Tuesday, June 24, 2008

Modern mythology

I just finished it. I can literally say that these past four years have been among the best television I have ever watched -- really, among the best drama I have ever watched. It parallels the pivotal story of our time -- of my time -- the story of human civilization in the post-9/11 world -- in a compelling and thought-provoking way. And no matter how much I get teased about it, if people put their prejudices aside long enough to give it a fair shot, there's no way they can miss the allegory.

It truly is modern mythology.

And it is only appropriate that the show should end its final seasons' half-way point with words like these:

"Viatores fatigati
Venientes ad litus longe distantem

Collinae virentes
Superstant nebulam tristem

Dies surgit
Unda matutina

Omnes passi sumus multa
Omnes superviximus
Venimus Terram

Fratres sororesque
Inimici et amici
Domum venimus

Iam plango
Non mortuos
Sed implacatos

Collinae virentes nos excipient
Vento sequente
Caeli aperient


"Weary travelers
Approach a distant shore

The sky breaks
Like a wave

We have all suffered
We have all survived
We have arrived at Earth

Brothers and sisters
Enemies and friends
For we have come home

Yet I weep
Not for the fallen
But for the unforgiven

Green hills await
With wind at our backs
The heavens part
As we approach" *

If that's not something straight out of Homer, Dante, Shakespeare, or Tolkien, I do not know what is.

FEELING: Excited
LISTENING TO: The soundtrack, once more

* Lyrics by Bear McCreary, composer for Battlestar; read more about them and their genesis at his official blog.

Wednesday, June 18, 2008

What if Jonah had been sent to the Anglicans instead of the Ninevites?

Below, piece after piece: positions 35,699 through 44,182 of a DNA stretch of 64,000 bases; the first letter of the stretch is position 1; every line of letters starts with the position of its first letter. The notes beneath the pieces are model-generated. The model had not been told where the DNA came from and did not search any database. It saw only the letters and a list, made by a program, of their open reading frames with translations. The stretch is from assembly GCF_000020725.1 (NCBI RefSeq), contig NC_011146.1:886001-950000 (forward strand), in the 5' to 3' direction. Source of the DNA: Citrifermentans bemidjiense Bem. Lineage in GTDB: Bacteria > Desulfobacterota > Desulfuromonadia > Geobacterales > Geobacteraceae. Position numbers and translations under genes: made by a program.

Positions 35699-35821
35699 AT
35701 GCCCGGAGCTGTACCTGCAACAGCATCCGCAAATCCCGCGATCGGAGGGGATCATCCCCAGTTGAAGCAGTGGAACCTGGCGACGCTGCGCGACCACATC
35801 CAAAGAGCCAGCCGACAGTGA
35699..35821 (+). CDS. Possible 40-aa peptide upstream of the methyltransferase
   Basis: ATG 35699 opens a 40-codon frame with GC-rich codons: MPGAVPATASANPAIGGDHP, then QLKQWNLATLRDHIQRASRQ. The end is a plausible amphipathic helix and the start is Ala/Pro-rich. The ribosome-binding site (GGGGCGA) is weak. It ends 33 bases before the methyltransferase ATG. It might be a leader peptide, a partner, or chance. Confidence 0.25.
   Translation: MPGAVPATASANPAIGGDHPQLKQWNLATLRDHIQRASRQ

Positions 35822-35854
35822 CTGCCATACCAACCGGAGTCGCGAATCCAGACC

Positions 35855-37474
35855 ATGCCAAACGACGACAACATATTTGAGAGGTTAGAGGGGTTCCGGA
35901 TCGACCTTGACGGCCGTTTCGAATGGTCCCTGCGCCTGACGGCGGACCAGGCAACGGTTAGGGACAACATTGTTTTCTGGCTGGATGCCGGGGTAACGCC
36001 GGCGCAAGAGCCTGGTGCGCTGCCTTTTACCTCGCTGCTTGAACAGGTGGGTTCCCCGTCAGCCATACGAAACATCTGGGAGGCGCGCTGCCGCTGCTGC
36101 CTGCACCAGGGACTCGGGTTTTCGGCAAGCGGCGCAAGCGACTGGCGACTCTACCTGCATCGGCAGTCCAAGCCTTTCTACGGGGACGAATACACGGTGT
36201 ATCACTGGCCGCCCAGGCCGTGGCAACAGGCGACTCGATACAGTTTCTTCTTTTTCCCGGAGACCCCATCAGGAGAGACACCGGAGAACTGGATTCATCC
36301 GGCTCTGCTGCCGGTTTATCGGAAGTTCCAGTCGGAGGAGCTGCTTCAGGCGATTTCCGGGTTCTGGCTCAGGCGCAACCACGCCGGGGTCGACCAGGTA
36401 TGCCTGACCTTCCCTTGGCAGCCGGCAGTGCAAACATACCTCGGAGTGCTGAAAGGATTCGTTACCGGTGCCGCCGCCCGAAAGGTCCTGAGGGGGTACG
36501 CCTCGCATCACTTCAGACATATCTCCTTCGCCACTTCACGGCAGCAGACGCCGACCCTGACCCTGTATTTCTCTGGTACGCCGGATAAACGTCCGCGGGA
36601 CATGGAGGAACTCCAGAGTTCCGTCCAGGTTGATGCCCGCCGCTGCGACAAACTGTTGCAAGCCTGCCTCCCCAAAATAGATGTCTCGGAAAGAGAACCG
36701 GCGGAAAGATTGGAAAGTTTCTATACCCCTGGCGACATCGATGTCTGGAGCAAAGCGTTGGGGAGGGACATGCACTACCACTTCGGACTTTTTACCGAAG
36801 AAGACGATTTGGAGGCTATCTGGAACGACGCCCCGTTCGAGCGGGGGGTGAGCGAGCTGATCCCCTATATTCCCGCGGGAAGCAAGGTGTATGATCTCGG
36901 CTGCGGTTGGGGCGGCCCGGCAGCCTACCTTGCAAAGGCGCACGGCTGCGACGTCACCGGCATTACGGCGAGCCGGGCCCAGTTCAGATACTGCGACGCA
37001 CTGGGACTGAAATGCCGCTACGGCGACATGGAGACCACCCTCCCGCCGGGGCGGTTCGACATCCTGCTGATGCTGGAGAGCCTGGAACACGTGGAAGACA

"Yes, LORD."

"It approaches the end of forty days and the Ninevites have not repented. Prepare to leave the city before..."

"Listen, LORD, about that. How hard-and-fast is that forty day time limit?"

"Hard. And fast."

"The Ninevites were wondering if they could get an extension."

"A what?"

"An extension. More time."


"Well, frankly, LORD, and I mean this with the greatest respect, you know that. I mean, anybody that can create a fish just to swallow me up has got it going on, you know what I'm saying? But forty days is nowhere near time enough for Nineveh to repent."

"Help me out here, Jonah. I know that I, YHWH, am only the Creator of the entire universe and everything in it. But it seems to me that if I, YHWH, the Creator of the entire universe and everything in it, tell you to repent, you either do or you don't. Up or down."

"LORD, it's way more complicated than that. Here, it takes a lot longer."

"Once again. Why?"

"For one thing, the Nineveh Commission isn't anywhere close to finishing its work."

"What in the world is that?"

"That's the commission that's going all over Nineveh and the Assyrian Empire getting input from all segments of Assyrian society in order to put together a considered response to your request."

"A considered response!!"

Read the whole thing here.

FEELING: Like that's a sadly accurate portrayal of the Anglican Communion
LISTENING TO: A smelly "representative" from the Democratic National Committee stand in my doorway trying to convince Zach to vote for Obama [on your shoulder] -- no, seriously

Monday, June 16, 2008

The forces of heresy advance throughout the Anglican Communion